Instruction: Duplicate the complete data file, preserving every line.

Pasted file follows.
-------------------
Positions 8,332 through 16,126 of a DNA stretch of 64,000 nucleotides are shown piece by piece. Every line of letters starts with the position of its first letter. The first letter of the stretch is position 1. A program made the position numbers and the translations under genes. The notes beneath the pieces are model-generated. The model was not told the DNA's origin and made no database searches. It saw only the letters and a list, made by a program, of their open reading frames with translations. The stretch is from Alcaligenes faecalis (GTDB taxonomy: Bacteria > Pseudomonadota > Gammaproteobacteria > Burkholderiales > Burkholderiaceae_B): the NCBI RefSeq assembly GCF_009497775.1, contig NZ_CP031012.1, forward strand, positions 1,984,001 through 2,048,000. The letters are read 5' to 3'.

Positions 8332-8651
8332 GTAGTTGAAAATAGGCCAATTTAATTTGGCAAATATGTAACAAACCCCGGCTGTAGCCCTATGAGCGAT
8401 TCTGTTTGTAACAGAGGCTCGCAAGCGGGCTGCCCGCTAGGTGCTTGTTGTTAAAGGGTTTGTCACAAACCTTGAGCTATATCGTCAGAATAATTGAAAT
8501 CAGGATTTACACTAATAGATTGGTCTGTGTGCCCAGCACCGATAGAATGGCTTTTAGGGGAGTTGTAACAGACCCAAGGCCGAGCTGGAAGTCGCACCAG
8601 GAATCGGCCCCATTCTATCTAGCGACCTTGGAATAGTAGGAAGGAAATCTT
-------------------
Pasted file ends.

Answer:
Positions 8,332 through 16,126 of a DNA stretch of 64,000 nucleotides are shown piece by piece. Every line of letters starts with the position of its first letter. The first letter of the stretch is position 1. A program made the position numbers and the translations under genes. The notes beneath the pieces are model-generated. The model was not told the DNA's origin and made no database searches. It saw only the letters and a list, made by a program, of their open reading frames with translations. The stretch is from Alcaligenes faecalis (GTDB taxonomy: Bacteria > Pseudomonadota > Gammaproteobacteria > Burkholderiales > Burkholderiaceae_B): the NCBI RefSeq assembly GCF_009497775.1, contig NZ_CP031012.1, forward strand, positions 1,984,001 through 2,048,000. The letters are read 5' to 3'.

Positions 8332-8651
8332 GTAGTTGAAAATAGGCCAATTTAATTTGGCAAATATGTAACAAACCCCGGCTGTAGCCCTATGAGCGAT
8401 TCTGTTTGTAACAGAGGCTCGCAAGCGGGCTGCCCGCTAGGTGCTTGTTGTTAAAGGGTTTGTCACAAACCTTGAGCTATATCGTCAGAATAATTGAAAT
8501 CAGGATTTACACTAATAGATTGGTCTGTGTGCCCAGCACCGATAGAATGGCTTTTAGGGGAGTTGTAACAGACCCAAGGCCGAGCTGGAAGTCGCACCAG
8601 GAATCGGCCCCATTCTATCTAGCGACCTTGGAATAGTAGGAAGGAAATCTT